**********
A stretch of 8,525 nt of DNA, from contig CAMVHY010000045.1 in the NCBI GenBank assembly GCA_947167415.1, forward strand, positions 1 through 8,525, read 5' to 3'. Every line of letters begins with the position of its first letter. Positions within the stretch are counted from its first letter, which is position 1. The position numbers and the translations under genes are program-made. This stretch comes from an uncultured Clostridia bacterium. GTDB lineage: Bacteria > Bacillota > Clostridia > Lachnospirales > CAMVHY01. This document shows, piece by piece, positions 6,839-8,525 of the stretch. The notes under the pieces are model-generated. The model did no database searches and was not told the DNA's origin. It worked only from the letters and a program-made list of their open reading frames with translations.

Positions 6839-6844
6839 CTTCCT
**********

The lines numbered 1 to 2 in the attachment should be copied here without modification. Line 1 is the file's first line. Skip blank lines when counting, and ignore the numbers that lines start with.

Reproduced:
A stretch of 8,525 nt of DNA, from contig CAMVHY010000045.1 in the NCBI GenBank assembly GCA_947167415.1, forward strand, positions 1 through 8,525, read 5' to 3'. Every line of letters begins with the position of its first letter. Positions within the stretch are counted from its first letter, which is position 1. The position numbers and the translations under genes are program-made. This stretch comes from an uncultured Clostridia bacterium. GTDB lineage: Bacteria > Bacillota > Clostridia > Lachnospirales > CAMVHY01. This document shows, piece by piece, positions 6,839-8,525 of the stretch. The notes under the pieces are model-generated. The model did no database searches and was not told the DNA's origin. It worked only from the letters and a program-made list of their open reading frames with translations.

Positions 6839-6844